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Cuban infielder Fernandez shaking off rust

Non-roster invitee can play second base, trying to learn third
After playing seven seasons in Cuba's Serie Nacional, Jose Miguel Fernandez has played sparingly since 2015. (AP) (AP)
February 20, 2017

PHOENIX -- The Dodgers' latest Cuban talent is 28-year-old infielder Jose Miguel Fernandez, who is among the non-roster invitees that will participate in Tuesday's first full-squad workout.Fernandez played seven seasons for Matanzas in Cuba's Serie Nacional but was suspended in 2015 for attempting to defect. He left Cuba in December

PHOENIX -- The Dodgers' latest Cuban talent is 28-year-old infielder Jose Miguel Fernandez, who is among the non-roster invitees that will participate in Tuesday's first full-squad workout.
Fernandez played seven seasons for Matanzas in Cuba's Serie Nacional but was suspended in 2015 for attempting to defect. He left Cuba in December of that year and didn't play competitively until the recently completed Dominican Republic Winter League, where he hit .286 in 18 games.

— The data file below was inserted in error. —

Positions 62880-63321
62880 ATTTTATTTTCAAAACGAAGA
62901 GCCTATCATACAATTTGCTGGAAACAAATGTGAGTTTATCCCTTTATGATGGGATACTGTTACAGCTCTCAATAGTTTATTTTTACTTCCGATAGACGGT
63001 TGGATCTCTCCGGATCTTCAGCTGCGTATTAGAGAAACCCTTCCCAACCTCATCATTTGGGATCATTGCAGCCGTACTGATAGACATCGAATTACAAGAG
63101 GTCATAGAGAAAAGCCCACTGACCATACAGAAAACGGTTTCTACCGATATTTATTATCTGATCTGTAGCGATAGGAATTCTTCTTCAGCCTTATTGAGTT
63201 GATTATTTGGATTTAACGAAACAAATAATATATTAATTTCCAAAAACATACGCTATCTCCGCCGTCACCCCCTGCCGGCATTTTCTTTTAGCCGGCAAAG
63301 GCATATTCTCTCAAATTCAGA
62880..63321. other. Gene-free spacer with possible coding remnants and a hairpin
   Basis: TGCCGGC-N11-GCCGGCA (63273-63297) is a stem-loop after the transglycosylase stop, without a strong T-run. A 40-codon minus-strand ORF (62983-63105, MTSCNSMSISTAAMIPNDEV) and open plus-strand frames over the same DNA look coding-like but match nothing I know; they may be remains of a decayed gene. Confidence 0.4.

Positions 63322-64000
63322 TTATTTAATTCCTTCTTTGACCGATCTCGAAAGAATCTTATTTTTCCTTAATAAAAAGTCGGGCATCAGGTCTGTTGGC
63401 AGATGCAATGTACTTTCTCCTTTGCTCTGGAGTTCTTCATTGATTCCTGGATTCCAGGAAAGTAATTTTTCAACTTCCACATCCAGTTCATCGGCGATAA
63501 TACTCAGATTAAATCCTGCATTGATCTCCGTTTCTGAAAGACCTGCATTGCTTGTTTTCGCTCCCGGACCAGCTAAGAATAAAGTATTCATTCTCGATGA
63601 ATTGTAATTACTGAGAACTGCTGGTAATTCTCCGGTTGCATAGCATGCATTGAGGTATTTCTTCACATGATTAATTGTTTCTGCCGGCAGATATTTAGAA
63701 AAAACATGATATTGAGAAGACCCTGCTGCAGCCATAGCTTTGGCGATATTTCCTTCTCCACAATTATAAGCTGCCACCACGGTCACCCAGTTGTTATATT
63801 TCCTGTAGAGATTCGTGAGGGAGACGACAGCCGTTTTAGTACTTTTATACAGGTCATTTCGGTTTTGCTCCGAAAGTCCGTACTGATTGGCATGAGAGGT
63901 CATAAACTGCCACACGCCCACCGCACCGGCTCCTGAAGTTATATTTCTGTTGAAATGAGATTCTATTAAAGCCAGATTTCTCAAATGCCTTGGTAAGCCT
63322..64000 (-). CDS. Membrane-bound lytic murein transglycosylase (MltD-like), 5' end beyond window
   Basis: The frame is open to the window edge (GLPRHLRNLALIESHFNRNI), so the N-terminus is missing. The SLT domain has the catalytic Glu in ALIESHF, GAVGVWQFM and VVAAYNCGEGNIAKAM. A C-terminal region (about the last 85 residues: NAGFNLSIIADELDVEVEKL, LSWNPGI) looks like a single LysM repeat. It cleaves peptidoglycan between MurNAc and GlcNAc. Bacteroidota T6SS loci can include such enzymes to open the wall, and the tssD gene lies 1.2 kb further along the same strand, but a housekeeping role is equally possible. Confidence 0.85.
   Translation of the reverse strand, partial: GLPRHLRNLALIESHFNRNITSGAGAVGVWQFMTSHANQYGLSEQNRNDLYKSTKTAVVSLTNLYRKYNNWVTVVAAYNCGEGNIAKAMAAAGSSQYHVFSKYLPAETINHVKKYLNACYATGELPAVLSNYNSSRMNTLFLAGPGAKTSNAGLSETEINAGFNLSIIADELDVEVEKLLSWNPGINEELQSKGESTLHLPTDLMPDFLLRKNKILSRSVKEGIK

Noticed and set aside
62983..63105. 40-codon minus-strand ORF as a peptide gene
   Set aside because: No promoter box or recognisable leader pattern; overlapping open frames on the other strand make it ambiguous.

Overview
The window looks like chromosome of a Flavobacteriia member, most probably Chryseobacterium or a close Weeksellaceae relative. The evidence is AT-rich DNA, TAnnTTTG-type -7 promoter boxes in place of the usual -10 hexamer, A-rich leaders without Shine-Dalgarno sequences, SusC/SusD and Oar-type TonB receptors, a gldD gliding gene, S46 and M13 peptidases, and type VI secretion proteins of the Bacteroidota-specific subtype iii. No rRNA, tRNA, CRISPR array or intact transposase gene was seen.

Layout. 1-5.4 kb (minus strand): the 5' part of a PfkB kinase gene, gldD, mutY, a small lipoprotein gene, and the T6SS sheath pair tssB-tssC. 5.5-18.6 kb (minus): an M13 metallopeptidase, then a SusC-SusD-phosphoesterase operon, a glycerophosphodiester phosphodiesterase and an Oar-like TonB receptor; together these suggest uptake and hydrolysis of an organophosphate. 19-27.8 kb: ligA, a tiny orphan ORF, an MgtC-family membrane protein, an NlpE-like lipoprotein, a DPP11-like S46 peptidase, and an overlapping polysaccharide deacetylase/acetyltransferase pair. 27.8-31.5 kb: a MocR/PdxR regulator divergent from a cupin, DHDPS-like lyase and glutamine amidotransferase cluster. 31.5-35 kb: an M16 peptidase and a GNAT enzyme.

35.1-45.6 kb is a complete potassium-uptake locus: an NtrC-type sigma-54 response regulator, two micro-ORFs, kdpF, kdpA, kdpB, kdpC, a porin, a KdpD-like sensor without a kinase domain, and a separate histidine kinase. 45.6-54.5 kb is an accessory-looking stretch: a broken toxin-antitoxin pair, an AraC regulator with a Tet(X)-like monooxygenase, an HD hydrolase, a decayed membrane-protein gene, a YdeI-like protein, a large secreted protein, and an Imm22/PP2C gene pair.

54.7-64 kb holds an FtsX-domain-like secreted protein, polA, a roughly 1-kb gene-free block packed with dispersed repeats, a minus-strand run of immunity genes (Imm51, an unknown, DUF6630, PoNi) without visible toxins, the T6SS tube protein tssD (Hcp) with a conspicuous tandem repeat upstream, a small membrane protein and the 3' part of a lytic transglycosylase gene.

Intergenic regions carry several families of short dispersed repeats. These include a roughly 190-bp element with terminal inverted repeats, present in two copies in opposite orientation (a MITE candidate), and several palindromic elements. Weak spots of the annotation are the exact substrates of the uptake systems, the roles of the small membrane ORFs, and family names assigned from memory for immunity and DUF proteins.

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"The hardest part for me was getting ready," said Fernandez. "I spent two years training and not playing, so I had to adjust to the timing of batting."
Signed to a $200,000 contract, Fernandez is viewed by the Dodgers as a left-handed contact hitter who can play second base, his preferred position, but also third base.

"All my life I played second base, but in the Dominican Republic they put me at third," he said. "I will play whatever position they want; I just want to play baseball. But I'm most comfortable at second base."
He said he played against new teammate Yasiel Puig in the Cuban league, where Puig was "a superstar," he said.
Fernandez said he understands that his initial assignment coming out of Spring Training could be influenced by his rustiness from a two-year layoff and a crowded big league roster.
"The field will decide," he said. "I will train hard. I expect to do well. After that, it's for the front office to decide if I'm at a good level. My dream is to be in the big leagues, and I will work hard to make that happen."

Ken Gurnick has covered the Dodgers since 1989, and for MLB.com since 2001.